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Don’t be an Ass and pretend you can see the entire Elephant: Musing, Marching, and Moving Forward

January 30, 2017


A few days ago, I was walking home from work in the tunnel between Port Authority and Times square. I was listening to some good tunes when I was abruptly torn from my relatively peaceful commute by the abrasive voice of a subway preacher. I looked up to learn that I (and all one hundred of my immediate commuting neighbors) were going to hell… in the name of Jesus. This is not an unusual occurrence in the city… but in light of current events it really got me thinking.


The temptation to generalize plagues every one of us. Everyday I continue to judge people who support a candidate I find to be ridiculous and unfit, without truly listening to why they find him viable. Regrettably, I continue to lump them all together in the same way that the subway preacher generalized me and all of those other commuters; the same way people who opposed the Women’s March generalized the marchers as over-privileged, bored, radical feminists. I’ll be honest with you. If you support Trump, I have, at some point, categorized you as: ignorant, arrogant, uneducated, uninformed, desperate, hopeless, or misogynistic. I am sorry. I am sorry for having these thoughts about my fellow Americans. It is not right- especially if I make these assumptions blindly. I hope with all of my heart that these assumptions are not true. Everyone is different. All of us have different life experiences which lead to different motives for doing what we do and believing in what we believe.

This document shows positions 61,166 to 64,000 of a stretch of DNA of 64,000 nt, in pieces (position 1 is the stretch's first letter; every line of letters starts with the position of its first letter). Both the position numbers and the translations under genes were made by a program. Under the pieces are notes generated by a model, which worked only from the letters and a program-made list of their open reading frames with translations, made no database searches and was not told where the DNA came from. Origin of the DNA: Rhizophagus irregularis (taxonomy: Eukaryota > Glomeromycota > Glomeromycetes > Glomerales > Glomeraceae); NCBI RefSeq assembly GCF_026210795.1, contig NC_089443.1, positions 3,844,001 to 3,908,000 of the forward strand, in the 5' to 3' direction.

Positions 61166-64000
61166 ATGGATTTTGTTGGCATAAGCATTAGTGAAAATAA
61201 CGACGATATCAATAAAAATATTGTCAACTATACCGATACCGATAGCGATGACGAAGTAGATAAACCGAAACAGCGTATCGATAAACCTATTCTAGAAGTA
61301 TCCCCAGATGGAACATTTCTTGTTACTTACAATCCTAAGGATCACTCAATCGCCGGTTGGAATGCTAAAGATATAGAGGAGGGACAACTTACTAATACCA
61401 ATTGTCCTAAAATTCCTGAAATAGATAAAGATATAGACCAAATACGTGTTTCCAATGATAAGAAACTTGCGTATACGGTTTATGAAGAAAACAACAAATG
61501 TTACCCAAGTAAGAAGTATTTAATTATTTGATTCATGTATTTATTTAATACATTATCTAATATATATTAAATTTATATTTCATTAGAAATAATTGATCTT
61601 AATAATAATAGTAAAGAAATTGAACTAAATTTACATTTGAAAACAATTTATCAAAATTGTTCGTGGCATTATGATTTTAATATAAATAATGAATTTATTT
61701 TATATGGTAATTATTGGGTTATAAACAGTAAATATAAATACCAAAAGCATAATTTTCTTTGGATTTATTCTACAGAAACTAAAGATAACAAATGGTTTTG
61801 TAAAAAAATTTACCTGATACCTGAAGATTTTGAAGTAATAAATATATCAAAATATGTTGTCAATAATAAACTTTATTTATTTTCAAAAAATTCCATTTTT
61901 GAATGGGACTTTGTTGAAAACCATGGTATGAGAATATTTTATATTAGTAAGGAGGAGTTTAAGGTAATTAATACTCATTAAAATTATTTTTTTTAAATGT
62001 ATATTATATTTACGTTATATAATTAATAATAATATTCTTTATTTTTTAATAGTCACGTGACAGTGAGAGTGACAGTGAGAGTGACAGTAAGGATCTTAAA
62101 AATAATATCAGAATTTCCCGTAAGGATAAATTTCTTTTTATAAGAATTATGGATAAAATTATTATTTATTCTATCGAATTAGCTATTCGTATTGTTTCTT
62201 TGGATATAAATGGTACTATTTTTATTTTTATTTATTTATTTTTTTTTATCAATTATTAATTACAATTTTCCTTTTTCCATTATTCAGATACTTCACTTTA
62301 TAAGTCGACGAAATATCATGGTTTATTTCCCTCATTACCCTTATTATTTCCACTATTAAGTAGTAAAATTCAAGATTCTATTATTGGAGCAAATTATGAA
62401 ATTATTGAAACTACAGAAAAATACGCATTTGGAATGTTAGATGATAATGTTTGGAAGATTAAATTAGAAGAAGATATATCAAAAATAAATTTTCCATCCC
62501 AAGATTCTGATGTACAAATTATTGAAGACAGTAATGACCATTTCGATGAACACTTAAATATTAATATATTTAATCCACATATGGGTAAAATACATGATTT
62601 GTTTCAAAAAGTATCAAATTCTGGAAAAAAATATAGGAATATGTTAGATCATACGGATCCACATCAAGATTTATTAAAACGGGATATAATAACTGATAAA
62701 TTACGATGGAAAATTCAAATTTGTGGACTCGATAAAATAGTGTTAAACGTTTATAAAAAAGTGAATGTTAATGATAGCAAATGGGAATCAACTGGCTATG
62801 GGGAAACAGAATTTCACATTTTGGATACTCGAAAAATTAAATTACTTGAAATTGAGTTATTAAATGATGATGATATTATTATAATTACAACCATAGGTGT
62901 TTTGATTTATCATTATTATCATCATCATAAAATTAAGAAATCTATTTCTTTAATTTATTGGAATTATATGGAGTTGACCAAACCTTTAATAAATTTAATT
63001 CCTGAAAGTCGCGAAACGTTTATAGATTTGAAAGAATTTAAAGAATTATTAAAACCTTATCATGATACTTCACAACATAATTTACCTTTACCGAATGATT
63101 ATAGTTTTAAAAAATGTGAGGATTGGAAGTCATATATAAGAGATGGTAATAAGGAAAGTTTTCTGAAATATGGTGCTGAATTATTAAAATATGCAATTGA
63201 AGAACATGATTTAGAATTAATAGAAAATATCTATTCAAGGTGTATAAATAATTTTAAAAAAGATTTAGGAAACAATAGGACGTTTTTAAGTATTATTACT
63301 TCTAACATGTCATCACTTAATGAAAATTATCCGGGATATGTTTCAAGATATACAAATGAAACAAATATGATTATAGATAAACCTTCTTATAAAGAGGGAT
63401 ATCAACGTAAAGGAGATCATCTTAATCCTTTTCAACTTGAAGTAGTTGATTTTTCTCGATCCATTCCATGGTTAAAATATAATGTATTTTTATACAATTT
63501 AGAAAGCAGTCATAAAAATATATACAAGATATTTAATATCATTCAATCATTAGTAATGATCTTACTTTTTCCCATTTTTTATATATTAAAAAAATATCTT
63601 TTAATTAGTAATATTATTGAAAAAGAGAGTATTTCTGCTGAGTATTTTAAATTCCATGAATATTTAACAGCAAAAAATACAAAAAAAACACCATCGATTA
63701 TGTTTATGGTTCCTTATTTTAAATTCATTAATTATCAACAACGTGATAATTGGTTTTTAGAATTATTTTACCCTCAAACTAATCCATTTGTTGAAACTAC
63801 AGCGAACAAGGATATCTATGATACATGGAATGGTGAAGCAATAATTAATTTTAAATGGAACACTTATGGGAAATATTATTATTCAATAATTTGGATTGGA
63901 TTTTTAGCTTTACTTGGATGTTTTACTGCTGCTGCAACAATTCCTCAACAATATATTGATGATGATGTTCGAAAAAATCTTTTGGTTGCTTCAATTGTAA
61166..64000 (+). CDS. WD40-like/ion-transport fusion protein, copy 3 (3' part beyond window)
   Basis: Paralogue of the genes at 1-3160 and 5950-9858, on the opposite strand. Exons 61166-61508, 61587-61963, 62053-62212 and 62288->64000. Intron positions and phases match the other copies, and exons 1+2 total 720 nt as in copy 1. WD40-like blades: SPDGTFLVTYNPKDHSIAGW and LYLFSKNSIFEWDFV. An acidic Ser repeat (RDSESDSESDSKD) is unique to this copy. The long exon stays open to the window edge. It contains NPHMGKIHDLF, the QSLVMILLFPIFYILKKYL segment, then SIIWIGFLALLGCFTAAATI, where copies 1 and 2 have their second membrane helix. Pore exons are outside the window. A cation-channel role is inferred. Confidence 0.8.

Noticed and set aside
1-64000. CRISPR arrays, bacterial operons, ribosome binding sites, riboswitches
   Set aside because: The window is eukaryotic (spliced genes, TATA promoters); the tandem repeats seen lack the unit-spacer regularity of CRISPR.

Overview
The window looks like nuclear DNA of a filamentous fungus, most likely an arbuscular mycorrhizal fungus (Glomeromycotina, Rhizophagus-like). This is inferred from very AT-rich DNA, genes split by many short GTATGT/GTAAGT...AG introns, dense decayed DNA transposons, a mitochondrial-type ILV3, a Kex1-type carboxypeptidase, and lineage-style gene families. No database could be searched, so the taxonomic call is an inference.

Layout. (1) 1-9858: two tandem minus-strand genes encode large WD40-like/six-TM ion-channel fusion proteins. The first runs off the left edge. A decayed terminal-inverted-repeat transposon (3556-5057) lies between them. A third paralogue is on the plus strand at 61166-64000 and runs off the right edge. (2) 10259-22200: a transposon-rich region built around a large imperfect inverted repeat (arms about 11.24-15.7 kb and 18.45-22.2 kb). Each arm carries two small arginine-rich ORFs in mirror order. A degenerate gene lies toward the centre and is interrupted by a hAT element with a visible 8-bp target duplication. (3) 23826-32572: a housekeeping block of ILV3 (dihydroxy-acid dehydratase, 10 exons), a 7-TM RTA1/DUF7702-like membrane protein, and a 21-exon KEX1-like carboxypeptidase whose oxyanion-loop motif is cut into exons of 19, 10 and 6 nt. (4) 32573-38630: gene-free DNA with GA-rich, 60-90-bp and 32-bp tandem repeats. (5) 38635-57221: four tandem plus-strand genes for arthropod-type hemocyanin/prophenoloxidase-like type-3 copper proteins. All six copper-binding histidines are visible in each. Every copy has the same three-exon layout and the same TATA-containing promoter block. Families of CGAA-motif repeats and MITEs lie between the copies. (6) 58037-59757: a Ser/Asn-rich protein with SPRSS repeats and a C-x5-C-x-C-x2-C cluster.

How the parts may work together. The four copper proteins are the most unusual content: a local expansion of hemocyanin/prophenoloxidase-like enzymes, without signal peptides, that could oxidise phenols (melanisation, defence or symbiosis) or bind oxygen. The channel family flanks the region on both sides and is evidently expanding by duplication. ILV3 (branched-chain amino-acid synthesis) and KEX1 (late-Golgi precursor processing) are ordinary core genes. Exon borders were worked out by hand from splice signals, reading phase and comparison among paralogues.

Every single person was raised with certain beliefs and live their lives according to what they know. This statement defines all of us. However, it is a reality that fear of the unknown and absence of compassion for the unknown develops into a dangerous thing called ignorance. I truly believe the world is made better because of diverse beliefs. However, celebrating your own beliefs without respect for your neighbor’s beliefs is both ignorant and arrogant. It is this disrespect that provides roots for the growth of belief systems founded in hate, exclusion, and superiority. Fortunately, we can deal with people of hateful ideologies by promoting ideologies of peace and love. We must remember that argument is the strongest fuel for the fire of hateful ignorance and what you say to those who subscribe to it most likely won’t be heard. My experience has led me to believe that hateful ideologies are fostered by people who choose only what they want to hear and see. The best thing we can do is focus on the good in the world and lead with compassion . As tempting as it is…you cannot put out a fire with fire.

While in the midst of sorting my thoughts for this post, Kathleen reminded me of the old Indian parable of the blind men and the elephant. The story goes that four blind men touch an elephant to see what it is like. Being that the elephant is so big, each man feels a different part (a tusk, a foot, the trunk, etc.) and when comparing experiences, they find themselves in total disagreement.


Pictured above:  “Blind Men Appraising and Elephant” by Ohara Donshu, Edo Period (Early 19th century)

*This piece is held at the Brooklyn Museum!